Germany-Bound Private Jet Carrying Family Fails to Respond, Changes Course Before Crashing into Baltic Sea: Fighter Jets Report Seeing 'No One' Inside Cockpit

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A private jet carrying four people that was due to land in Germany but which continued to fly across Europe as air traffic controllers tried unsuccessfully to make contact crashed off the Latvian coast, authorities said.

The jet "was flying between Spain and Cologne but when it changed course, air traffic controllers were not able to make contact", the Latvian civil aviation agency said in a statement.

Pilot Reported Cabin Pressurisation Problem Shortly After Takeoff

private jet
An image of the private jet that crashed taken in 2020. Twitter

The Cessna Citation 551 jet, which had taken off from the Spanish city of Jerez in the afternoon, disappeared from radar while flying over the Baltic Sea northwest of the Latvian port city of Ventspils.

The German newspaper Bild said that the plane had reported shortly after takeoff that there was a problem with pressurisation in the cabin. The aircraft, registered in Austria, was carrying a family of three — a man, a woman and their daughter — in addition to the pilot.

Fighter jets from Germany, Denmark and Sweden were scrambled to try to make contact with the crew in the air as the plane continued to fly across northern Europe, "but they saw no one" inside the cockpit of the plane, Swedish search and rescue operation leader Lars Antonsson told AFP.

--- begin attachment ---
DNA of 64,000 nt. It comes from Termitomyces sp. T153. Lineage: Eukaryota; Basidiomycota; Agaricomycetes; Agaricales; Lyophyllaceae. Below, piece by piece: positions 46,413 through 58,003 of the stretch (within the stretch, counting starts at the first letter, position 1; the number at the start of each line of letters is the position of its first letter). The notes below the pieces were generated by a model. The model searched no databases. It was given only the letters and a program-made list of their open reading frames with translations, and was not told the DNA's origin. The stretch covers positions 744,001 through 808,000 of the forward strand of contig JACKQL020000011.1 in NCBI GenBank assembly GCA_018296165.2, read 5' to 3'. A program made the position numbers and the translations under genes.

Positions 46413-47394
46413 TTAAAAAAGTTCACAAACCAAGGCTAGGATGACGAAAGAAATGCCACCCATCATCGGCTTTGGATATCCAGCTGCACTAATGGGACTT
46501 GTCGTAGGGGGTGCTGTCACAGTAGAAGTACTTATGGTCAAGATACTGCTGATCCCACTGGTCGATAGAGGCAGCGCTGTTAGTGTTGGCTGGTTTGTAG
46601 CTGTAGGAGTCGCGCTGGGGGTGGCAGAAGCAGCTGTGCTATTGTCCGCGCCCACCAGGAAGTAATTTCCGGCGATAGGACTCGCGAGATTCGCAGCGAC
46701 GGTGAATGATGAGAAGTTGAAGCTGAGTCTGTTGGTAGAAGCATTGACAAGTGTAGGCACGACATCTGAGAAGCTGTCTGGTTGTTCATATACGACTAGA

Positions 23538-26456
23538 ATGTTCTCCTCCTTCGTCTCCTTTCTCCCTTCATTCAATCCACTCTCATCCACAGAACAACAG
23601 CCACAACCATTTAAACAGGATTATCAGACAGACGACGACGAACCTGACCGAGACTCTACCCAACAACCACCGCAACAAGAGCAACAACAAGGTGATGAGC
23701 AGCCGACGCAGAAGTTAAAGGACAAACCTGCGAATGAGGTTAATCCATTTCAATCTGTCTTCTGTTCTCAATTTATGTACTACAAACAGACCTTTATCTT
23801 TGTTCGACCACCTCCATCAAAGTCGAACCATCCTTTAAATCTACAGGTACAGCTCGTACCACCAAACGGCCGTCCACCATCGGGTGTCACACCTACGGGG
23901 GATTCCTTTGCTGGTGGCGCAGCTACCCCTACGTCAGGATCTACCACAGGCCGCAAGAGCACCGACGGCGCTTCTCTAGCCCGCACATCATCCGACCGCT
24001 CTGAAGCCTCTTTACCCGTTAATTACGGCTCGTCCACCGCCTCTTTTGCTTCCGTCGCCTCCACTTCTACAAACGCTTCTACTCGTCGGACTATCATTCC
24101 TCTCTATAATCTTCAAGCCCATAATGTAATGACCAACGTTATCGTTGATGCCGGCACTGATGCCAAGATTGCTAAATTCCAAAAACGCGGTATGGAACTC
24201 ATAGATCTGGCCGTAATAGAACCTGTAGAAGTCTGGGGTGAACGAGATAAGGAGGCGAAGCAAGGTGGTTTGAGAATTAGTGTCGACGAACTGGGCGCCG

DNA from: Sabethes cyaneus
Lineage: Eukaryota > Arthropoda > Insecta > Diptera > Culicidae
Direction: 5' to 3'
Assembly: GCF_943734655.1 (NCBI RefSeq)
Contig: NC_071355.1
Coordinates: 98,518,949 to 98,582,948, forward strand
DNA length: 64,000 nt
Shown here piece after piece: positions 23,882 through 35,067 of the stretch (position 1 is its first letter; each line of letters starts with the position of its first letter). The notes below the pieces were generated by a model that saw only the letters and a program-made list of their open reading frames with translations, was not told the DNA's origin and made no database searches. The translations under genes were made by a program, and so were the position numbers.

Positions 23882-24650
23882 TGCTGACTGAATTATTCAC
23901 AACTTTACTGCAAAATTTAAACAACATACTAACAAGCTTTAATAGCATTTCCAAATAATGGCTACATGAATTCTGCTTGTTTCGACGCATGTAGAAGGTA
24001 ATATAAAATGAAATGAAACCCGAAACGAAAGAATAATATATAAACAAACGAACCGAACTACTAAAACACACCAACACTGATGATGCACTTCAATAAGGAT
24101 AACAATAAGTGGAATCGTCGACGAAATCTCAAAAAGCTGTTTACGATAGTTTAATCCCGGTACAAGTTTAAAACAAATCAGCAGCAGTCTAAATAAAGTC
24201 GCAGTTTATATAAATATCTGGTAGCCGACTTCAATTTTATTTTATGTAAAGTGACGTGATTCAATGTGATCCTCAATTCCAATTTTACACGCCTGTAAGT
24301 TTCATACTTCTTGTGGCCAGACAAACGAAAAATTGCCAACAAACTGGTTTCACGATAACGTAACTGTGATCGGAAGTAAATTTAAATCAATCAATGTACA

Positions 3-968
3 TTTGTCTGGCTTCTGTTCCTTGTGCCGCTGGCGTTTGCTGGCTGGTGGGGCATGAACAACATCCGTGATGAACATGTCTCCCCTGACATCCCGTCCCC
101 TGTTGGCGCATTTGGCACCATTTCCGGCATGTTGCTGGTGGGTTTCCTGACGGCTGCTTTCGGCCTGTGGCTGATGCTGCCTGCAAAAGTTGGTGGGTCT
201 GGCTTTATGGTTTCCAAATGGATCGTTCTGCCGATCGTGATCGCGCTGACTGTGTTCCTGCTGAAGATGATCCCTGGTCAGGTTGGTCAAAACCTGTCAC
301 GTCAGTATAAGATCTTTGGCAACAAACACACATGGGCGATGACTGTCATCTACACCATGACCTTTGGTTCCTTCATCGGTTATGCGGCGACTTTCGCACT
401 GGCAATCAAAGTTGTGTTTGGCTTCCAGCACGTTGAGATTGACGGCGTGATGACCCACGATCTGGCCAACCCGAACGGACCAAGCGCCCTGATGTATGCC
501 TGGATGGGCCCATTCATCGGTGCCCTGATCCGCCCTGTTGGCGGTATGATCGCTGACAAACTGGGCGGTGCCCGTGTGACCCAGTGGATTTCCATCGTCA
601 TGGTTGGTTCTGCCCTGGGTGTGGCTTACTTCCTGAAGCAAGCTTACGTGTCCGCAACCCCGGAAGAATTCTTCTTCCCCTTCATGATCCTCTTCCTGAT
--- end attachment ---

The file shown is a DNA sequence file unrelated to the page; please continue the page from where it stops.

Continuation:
No Human Remains Found at Crash Site, Passengers 'Incapacitated Onboard'

The plane flew relatively steadily until it neared the Latvian coast, when it rapidly lost altitude. It crashed "when it ran out of fuel", Antonsson said.

"Rescue teams with boats and helicopters from Latvia, Lithuania and Sweden are working at the crash site," the Latvian aviation agency said. "No human remains have been found," Antonsson noted.

"We have no explanation at all, we can only speculate" about what happened, Antonsson said, "but they were clearly incapacitated onboard."

Aviation safety expert Hans Kjäll told Swedish news agency TT that cabin pressure problems could have caused passengers to lose consciousness. This can happen quickly, especially at altitudes where small aircraft are used, he added.

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